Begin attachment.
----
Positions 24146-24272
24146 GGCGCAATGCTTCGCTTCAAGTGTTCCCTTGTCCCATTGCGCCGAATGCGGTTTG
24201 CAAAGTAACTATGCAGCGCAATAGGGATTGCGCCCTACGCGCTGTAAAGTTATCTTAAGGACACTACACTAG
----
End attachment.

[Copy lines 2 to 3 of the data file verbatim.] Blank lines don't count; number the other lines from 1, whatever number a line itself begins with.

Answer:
24146 GGCGCAATGCTTCGCTTCAAGTGTTCCCTTGTCCCATTGCGCCGAATGCGGTTTG
24201 CAAAGTAACTATGCAGCGCAATAGGGATTGCGCCCTACGCGCTGTAAAGTTATCTTAAGGACACTACACTAG